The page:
Hindawi Publishing Corporation Gastroenterology Research and Practice Volume 2016, Article ID 6089658, 11 pages http://dx.doi.org/10.1155/2016/6089658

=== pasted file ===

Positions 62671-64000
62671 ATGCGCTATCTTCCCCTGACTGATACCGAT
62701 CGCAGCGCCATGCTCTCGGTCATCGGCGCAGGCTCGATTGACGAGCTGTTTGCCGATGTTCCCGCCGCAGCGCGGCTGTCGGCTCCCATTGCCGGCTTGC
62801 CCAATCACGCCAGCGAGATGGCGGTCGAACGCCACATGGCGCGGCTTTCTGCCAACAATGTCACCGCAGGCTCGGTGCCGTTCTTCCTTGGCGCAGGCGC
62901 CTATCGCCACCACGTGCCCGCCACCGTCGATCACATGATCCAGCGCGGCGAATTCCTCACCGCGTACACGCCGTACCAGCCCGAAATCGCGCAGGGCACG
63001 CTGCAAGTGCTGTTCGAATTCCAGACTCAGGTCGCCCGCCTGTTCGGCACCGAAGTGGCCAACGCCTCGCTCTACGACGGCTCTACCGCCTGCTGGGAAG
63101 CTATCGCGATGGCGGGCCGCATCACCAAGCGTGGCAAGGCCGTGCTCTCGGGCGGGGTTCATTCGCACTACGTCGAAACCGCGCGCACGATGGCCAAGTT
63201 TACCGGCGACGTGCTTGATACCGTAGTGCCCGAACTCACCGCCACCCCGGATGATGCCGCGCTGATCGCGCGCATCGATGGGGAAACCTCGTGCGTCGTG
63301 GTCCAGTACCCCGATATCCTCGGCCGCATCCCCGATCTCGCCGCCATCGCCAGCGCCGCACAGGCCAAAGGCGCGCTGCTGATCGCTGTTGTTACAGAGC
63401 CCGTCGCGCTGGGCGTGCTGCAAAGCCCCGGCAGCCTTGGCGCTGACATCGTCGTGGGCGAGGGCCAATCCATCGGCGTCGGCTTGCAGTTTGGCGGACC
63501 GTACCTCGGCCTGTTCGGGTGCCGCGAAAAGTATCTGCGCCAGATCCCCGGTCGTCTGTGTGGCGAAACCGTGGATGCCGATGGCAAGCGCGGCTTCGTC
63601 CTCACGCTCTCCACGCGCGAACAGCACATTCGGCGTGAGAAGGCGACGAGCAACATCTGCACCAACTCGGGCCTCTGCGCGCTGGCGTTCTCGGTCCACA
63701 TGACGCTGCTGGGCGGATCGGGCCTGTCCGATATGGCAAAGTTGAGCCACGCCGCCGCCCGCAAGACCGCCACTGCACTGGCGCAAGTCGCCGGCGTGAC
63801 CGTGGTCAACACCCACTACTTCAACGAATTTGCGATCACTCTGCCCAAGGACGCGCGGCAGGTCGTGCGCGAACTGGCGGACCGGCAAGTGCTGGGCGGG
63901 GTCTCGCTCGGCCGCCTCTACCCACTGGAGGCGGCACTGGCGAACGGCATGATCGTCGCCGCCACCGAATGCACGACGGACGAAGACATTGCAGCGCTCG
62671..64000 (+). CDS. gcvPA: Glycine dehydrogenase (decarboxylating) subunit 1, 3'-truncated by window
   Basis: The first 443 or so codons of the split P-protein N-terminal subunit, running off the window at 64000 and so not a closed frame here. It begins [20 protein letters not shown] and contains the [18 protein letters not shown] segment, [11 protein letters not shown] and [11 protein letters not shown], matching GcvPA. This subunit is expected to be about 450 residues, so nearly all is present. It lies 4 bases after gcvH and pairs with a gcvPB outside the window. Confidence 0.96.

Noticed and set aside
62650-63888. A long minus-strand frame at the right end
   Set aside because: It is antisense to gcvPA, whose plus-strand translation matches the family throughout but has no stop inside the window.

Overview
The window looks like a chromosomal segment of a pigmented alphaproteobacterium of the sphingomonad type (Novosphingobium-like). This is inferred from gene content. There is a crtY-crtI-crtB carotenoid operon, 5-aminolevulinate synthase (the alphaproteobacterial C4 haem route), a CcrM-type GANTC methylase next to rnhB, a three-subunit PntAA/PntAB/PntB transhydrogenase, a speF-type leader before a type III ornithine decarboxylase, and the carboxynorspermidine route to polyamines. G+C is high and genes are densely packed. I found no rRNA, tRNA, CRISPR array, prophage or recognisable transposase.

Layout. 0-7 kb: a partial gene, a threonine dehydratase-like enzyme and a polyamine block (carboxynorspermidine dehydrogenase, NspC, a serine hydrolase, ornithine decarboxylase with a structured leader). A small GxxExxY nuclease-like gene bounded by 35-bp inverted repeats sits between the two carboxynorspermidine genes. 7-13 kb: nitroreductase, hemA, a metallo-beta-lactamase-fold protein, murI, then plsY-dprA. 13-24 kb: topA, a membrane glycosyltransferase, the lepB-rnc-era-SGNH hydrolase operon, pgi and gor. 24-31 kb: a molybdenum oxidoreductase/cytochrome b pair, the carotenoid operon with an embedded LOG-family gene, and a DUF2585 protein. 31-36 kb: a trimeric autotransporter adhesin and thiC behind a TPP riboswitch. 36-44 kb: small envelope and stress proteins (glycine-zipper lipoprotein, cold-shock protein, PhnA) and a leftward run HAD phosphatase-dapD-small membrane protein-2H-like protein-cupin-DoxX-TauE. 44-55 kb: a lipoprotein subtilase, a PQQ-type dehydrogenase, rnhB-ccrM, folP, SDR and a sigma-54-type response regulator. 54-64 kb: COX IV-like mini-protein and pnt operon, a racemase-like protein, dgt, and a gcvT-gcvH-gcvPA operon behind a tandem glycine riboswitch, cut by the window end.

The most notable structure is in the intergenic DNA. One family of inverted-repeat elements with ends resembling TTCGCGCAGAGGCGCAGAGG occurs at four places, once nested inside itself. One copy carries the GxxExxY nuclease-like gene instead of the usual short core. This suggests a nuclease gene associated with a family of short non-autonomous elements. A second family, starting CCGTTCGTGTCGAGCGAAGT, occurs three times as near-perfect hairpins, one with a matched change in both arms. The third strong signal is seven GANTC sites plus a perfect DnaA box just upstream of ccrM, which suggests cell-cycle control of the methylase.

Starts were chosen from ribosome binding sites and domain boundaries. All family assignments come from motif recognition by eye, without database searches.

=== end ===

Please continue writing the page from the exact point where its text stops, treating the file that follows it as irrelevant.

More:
Research Article The Role of Chromosomal Instability and Epigenetics in Colorectal Cancers Lacking 𝛽-Catenin/TCF Regulated Transcription Wael M. Abdel-Rahman,1,2 Johanna E. Lotsari-Salomaa,2 Sippy Kaur,2 Anni Niskakoski,2 Sakari Knuutila,3 Heikki Järvinen,4 Jukka-Pekka Mecklin,5,6 and Päivi Peltomäki2 1